I receive extensive information on a daily basis that comes from a network of contacts at the heart of UK horse racing that allows me to create my own ‘Marked Horse Racing Cards’…
It is information I log in my own private database (even if it’s a horse that’s not running). It is something I place immense value on and is essentially the backbone of my service and it can make a big difference to your chances of winning…
Useful Information Entered into my own private Horse Racing Cards
The only rule when it comes to ‘information’ is whether it is credible and genuinely connected to the horse or yard – this is obviously easier with established relationships and yards where I have horses in training.
Information comes in lots of shapes and sizes:
- Handicap blots – lots of weight in hand
- Massive Improvers – significant improvement in homework
- Horses with Previous Excuses – such as ground, trip, conditions, etc.
- Horses Expected to ‘Come on for the run’ – previously not 100% fit
- 2 Year-Olds & Maidens\Novices – horses with no form
- Well Regarded Horses – potentially Group runners\improvers in waiting
- Physical conditions – horses susceptible to bleeding, wind issues, etc.
- Physical Characteristics – action, size, scope, jumping ability, etc.
- Homework – how are horses performing in training
- Miscellaneous notes – whatever I hear and I make note of…
Declarations – when a horse is entered for a race – generally occur as follows; with some exceptions:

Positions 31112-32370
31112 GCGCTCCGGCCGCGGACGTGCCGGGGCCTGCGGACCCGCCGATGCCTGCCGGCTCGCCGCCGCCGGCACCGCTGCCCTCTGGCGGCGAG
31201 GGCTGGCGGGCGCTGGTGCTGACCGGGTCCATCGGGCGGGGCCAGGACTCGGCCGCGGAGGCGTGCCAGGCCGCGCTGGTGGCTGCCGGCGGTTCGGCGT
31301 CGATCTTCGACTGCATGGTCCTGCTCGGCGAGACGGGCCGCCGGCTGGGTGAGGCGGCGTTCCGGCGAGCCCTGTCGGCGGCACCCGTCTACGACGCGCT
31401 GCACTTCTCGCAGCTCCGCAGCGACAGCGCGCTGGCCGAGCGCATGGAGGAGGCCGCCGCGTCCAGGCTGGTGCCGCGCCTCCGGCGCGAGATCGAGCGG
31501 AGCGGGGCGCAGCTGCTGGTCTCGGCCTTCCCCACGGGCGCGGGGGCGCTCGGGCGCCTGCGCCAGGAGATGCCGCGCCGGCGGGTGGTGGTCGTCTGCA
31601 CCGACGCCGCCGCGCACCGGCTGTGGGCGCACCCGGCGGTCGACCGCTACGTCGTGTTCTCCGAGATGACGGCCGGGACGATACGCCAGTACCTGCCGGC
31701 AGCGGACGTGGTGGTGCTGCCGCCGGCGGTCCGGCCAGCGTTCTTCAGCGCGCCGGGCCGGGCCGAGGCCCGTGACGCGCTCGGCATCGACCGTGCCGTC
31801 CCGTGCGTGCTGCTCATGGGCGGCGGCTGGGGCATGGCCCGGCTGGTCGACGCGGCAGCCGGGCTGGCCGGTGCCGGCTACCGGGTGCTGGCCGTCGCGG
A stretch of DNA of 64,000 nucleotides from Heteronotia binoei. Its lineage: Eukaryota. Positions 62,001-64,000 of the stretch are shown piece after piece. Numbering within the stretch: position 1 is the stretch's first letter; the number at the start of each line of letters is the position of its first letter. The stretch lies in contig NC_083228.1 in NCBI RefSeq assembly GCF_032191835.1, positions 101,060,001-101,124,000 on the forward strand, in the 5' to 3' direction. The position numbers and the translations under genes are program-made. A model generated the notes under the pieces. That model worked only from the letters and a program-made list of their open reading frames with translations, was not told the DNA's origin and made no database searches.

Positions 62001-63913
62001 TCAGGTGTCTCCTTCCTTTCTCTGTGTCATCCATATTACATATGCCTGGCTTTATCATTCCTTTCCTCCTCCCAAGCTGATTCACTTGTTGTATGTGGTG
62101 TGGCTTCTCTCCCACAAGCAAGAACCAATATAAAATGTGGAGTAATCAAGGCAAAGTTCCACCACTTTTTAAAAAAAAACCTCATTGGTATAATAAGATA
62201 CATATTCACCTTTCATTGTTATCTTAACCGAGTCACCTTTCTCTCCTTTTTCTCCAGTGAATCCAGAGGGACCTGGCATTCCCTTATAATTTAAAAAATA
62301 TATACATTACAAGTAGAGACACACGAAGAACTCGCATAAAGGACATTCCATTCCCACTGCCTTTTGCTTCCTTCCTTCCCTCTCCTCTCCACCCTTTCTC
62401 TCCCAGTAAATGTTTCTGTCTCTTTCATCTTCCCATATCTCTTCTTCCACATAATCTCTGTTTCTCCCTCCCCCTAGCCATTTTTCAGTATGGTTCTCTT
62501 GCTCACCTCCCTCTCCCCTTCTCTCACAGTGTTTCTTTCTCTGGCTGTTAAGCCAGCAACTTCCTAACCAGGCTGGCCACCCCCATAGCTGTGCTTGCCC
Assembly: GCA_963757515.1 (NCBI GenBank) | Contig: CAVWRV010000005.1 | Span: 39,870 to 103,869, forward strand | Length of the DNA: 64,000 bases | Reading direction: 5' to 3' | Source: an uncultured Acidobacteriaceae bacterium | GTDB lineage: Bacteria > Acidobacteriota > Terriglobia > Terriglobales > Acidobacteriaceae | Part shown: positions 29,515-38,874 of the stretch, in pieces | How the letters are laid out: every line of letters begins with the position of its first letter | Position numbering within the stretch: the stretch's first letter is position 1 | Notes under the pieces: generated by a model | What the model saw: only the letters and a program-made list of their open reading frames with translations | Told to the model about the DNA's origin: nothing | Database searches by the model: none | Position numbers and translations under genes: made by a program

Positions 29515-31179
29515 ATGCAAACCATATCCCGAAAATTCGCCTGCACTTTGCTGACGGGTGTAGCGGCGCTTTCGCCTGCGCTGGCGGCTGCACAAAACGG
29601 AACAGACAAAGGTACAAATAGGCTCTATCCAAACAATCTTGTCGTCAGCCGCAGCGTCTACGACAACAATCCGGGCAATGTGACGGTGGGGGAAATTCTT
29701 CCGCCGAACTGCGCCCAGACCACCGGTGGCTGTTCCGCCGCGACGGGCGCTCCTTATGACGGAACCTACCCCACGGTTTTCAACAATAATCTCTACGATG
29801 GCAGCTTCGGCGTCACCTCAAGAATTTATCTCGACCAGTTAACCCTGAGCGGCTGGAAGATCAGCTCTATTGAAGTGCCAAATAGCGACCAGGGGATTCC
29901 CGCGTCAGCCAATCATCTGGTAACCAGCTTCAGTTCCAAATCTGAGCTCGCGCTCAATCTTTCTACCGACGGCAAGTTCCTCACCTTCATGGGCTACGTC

- Flat Racing – 48 hours before day of race
- National Hunt – 24 hours before day of race
- Group \ Ante-Post – varying entry stages well in advance of a race
At which point a whole array of additional information becomes available for each race including the other runners, form, draw (flat racing), ground, weights, jockeys, etc.
Now we know the runners and have a good idea of the conditions for a race…
For the most part – a mistake many people make is failing to use information ‘in context’ with the rest of the field.
A horse with ’10lbs’ in hand is only going to win if not bumping into a horse with ’15lbs’ in hand.
Nathaniel was gambled from 7/1 into 3/1 on debut and beaten into 2nd – by Frankel who drifted from 11/8 to a 7/4 SP (the only time Frankel ever returned at an odds against price).
In either of these scenarios backing any of these 4 horses, whether it be Frankel or Nathaniel on debut or horses in handicaps with 10 to 15lbs in hand is going to have a positive ‘Expected Value‘ regardless of whether they win or lose – more on ‘Expected Value’ later – it’s important!
I receive a lot of positive information – however in many cases ‘information’ is geared towards horses that are less likely to win than their respective odds – it is essentially ‘negative’ information.
I have spoken to a trainer of mine previously with an odds on runner in a race and enquired about the runner in question. The response was:
‘I couldn’t even back it at double figure prices in these conditions. The owners had already arranged their day out and told me to run it anyway’.
The horse that had stamina questions to answer was pulled up – but would subsequently win over a shorter trip on better ground at a bigger price next time out.
So there is a mixture of ‘Positive‘ and ‘Negative‘ information that all needs to be analysed in the context of the exact circumstances of the race.
As I maintain extensive information and notes on horses and use alerts to keep notified of their entries it is not uncommon for me to review a horse racing card and I have information on most of the field – some negative and some positive.
So by the time I come to review a days horse racing cards and potential betting opportunities I have already completed a lot of the work and have ‘Marked Cards‘ ready to go.
I then look at each race for potential opportunities and then ‘create my own book‘ assigning my own odds to each runner based on what I have calculated their actual chance to be.
This is an important step in establishing the ‘Expected Value‘…